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Growth Performance, Blood Parameters, Immune response and Carcass Traits of Broiler Chicks Fed on Graded Levels of Wheat Instead of Corn without or With Enzyme Supplementation

Mohamed I. El-Katcha, Mosaad A. Soltan, Hany F. El-Kanwy, EL-syaed R. kawarie.

Abstract
Four hundred and fifty one-day Cobb broiler chicken were used to investigate the effect of partial replacement with wheat grain without or with different commercial enzyme products supplementation on growth performance, immune response, blood serum parameters and some carcass characteristics. Broiler chicken were allotted into 9 equal groups (50 chicks of mixed sex per group). Three experimental diet were formulated but the 25% or 50% corn of the basal diet was replaced by wheat grain (w/w) and the diet adjust to be iso-nitrogenous and iso-caloric diets, each diet supplemented by Kemzyme plus dry or by Combozyme (enzyme blend commercial products) to be 9 experimental groups. The experimental period continued for six continuous weeks. It was observed that wheat inclusion at 25% instead of corn non significantly reduced body weight and gain of broiler chicken, while 50% replacement improved both parameters when compared with chick group fed on corn-soybean based diet. However, it was observed that wheat inclusion at 25 or 50% instead of corn grain in broiler chicken ration increased feed intake by about 1.3% and 9.8% respectively and consequently deteriorate FCR, PER, EEU and PI by about (4.6% and 4.6%), (8.2% and 6.5%), (4.9% and 4.0%) and (13.7% and (4.2%) respectively when compared with broiler chicken group fed on corn – soybean based diet. Moreover, enzyme supplementation in 25% wheat containing diet increased feed intake but, with 50% wheat inclusion decreased feed intake also, enzyme supplementation in wheat included ration improved FCR, PER, EEU and PI when compared with broiler chick group fed on the same diet without enzyme supplementation. On the other hand, wheat inclusion had no significant effect on blood serum total protein, albumin, globulin and glucose concentrations, while reduced blood serum triglycerides and cholesterol concentrations, also wheat inclusion in the broiler chicken diet had determinately effect on liver function through elevation of some blood serum enzymes when compared with chick group fed on corn-soybean based diet. Regarding immune response, it was observed that wheat inclusion instead of corn reduced phagocytic activity and index, and reduce antibody production against NDV while enzyme supplementation improve the health status of broiler chicken when compared with broiler chicken group fed on the same diet without enzyme supplementation. It was observed that both wheat grain inclusion without or with enzyme supplementation had no significant effect on carcass traits of broiler traits and the most prominent effect was leading to reduction of abdominal fat weight and relative weight and improve thymus gland weight of broiler chicks.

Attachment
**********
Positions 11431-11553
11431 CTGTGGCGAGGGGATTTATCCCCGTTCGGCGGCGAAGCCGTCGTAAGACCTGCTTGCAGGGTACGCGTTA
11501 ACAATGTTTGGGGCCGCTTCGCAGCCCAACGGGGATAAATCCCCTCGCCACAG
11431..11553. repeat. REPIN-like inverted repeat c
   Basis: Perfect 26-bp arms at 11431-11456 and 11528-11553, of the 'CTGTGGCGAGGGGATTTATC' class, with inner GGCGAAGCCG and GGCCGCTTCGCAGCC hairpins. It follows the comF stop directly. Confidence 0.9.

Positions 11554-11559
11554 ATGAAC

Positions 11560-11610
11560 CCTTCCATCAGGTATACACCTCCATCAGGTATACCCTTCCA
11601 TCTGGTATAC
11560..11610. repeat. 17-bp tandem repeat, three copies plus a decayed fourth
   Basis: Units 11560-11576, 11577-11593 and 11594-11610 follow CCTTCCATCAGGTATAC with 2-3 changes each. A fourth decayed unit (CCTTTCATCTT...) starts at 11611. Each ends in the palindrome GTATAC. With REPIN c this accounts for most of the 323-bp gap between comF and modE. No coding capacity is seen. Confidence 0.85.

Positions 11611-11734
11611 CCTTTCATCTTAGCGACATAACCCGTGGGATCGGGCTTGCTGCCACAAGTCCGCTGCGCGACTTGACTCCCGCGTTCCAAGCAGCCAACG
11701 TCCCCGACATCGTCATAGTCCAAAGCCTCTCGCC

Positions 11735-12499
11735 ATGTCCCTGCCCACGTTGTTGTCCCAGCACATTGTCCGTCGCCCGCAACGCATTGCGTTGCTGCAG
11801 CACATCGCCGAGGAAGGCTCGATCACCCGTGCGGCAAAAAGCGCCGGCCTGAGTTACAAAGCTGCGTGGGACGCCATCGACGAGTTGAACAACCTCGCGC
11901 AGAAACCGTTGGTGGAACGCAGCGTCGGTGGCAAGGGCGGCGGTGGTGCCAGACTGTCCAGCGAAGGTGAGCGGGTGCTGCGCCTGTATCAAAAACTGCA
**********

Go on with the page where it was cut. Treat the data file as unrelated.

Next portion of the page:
Key words: Broiler chicken – Wheat grain – Enzyme supplementation – growth performance – Immune response – carcass traits.